FIG. 3 shows the relationship of application instructions around GMF and AMF;
FIG. 4 shows an application example of GMF mechanism;
FIG. 5 illustrates application program calls GMF service and generating AMF interrupts in embodiment 1;
FIG. 6 is a flowchart of GMF and AMF code in embodiment 1;
FIG. 7 is a flowchart of D thread and GMF code in embodiment 2.
DETAILED DESCRIPTION OF PREFERRED EMBODIMENTS
In the following description, for the purposes of explanation, numerous specific details are set forth in order to provide a thorough understanding of the present invention. It is apparent, however, to one skilled in the art that the present invention may be practiced without these specific details or with an equivalent arrangement.
FIG. 1 is a block diagram of computer system, which supports some embodiments of the present invention. Referring to FIG. 1 there is a computer system, which can be personal computer, personal digital assistant, smart phone, center server or other computation device. As a typical sample, the computer system 100 comprises a main processing unit 101 and power unit 102. The main processing unit 101 comprises one or more processors 103, and is connected to one or more memory storage unit 105 through system circuit 104. One or more interface devices 106 are connected to processors 103 through system circuit 104. In the present example, system circuit 104 is an address/data bus. A person skilled in the art can use other ways to connect those elements, such as using one or more dedicated data lines, or a switcher to connect processors 103 and memory storage unit 105.
Processors 103 include any processors, such as those in the Intel Pentium® family, or Intel Itanium® family. Memory storage unit 105 includes random access memory, such as DRAM. In this example, the memory storage unit 105 stores codes and data for execution by processor 103. Interface circuit 106 can use any standard interface, such as USB, PCI, PCMCIA, etc. One or more input devices 107 including keyboard, mouse, touch pad, voice recognition device, etc, are connected to main process unit 101 through one or more interface circuit 106. One or more output devices 108 including monitor, printer, speaker, etc, are connected to main process unit 101 through one or more interface circuit 106. The platform system can also include one or more external storage units 109, including a hard disk, CD/DVD, etc. The system connects to and exchanges data with other external computer devices through network device 110, which includes Ethernet, DSL, dial-up, wireless network, etc. The program code of the present invention can be stored in the memory storage unit 105 as described in FIG. 1 on a computation device.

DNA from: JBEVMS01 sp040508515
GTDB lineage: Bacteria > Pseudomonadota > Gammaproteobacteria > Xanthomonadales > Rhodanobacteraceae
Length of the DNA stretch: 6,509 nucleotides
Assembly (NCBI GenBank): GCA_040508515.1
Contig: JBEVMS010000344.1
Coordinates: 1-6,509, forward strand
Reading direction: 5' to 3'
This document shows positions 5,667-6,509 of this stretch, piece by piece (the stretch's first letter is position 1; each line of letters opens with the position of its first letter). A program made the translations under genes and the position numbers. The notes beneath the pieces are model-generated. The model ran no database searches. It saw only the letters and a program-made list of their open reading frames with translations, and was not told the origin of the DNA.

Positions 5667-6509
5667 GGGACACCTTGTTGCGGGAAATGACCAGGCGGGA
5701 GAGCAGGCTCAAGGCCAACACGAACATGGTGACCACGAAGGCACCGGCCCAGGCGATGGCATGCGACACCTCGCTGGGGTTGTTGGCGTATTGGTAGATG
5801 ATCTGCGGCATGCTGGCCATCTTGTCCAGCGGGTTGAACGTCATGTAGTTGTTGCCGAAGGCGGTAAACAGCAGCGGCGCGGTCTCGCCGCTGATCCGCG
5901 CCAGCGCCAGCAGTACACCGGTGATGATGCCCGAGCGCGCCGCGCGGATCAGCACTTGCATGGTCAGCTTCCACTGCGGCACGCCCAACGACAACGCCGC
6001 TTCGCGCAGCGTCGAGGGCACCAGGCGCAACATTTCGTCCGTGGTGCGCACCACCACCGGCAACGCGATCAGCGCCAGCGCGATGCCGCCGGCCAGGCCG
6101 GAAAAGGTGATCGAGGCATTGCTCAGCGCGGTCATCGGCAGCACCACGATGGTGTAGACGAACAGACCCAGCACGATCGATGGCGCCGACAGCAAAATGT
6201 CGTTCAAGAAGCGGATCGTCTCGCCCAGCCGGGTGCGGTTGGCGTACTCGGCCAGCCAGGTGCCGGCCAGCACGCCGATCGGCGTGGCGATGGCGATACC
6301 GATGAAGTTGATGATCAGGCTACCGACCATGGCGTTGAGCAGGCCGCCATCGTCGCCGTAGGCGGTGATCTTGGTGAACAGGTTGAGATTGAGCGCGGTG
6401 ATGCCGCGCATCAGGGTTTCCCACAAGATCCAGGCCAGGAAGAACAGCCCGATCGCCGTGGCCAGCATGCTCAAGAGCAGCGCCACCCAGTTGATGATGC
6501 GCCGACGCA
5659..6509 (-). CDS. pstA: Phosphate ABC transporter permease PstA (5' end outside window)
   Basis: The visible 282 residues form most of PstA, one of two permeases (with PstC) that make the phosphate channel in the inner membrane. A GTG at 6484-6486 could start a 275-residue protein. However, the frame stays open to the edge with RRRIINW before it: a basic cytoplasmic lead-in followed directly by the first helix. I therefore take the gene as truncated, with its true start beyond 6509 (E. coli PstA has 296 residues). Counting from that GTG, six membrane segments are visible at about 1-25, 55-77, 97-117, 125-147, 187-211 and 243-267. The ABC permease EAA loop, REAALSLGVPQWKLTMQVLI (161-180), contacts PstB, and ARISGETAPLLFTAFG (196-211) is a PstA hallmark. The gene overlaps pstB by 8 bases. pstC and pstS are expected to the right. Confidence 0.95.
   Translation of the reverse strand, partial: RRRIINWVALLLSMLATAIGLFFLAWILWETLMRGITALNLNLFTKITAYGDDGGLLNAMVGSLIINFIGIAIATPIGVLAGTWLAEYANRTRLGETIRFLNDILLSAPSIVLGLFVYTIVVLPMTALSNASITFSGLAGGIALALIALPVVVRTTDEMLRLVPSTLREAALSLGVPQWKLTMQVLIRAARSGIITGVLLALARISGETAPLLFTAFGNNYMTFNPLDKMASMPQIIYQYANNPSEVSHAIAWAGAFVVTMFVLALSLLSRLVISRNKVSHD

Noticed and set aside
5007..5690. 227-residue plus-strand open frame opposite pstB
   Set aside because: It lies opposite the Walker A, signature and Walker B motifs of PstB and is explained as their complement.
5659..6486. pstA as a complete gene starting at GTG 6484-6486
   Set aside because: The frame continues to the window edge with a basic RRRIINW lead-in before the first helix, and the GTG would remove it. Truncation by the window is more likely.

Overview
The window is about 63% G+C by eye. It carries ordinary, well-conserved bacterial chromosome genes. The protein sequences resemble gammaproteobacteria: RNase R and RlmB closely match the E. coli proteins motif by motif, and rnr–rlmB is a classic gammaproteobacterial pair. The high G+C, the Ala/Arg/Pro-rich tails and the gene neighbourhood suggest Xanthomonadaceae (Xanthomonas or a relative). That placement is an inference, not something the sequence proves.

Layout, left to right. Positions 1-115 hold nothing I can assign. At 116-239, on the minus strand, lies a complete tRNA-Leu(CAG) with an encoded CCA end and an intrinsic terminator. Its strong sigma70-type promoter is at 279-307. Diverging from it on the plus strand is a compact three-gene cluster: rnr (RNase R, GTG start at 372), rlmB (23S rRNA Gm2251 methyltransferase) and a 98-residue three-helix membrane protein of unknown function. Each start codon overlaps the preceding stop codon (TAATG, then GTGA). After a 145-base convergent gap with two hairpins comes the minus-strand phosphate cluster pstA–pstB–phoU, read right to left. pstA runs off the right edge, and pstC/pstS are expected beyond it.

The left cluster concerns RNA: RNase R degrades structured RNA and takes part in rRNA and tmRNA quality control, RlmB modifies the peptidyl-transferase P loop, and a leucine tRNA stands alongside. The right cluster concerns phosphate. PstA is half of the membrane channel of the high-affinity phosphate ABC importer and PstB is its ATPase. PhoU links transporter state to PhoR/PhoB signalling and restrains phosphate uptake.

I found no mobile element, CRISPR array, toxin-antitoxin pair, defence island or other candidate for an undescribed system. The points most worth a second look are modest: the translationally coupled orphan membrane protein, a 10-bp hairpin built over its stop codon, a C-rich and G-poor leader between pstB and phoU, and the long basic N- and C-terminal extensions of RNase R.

In the present invention, memory fence instruction or equivalence is one of the key components and is intensively used to build up the whole mechanism. Memory fence instructions generally are instructions provided by various processor architectures. A memory fence instruction guarantees that the instruction is made visible after all prior instructions and before all subsequent instructions. Instructions herein are referred to orderable memory access operations, such as load, store and read-modify-write semaphore operations. For example, IA32 architecture provides MFENCE instruction to guarantee that, every load and store instruction that precedes in program order the MFENCE instruction is globally visible before any load or store instruction that follows the MFENCE instruction is globally visible. IA64 provides "mf" instruction to ensure all prior data memory accesses are made visible prior to any subsequent data memory access being made visible. Power PC provides "sync" instruction to ensure that all instructions preceding the sync instruction appear to have completed before the sync instruction completes, and that no subsequent instructions are initiated by the processor until after the sync instruction completes. Also, for some platform, a combination of memory ordering semantics might have the same effects as memory fence instruction in respects to memory ordering. Herein, the combination of instructions is treated as memory fence operation in the present invention.
Interrupt and asynchronous execution is another key component in this invention. Interrupt herein means external asynchronous events, such as clock, I/O event and inter-processor interrupt. The original execution instruction flow is interrupted and the control is transferred to an interrupt handler routine.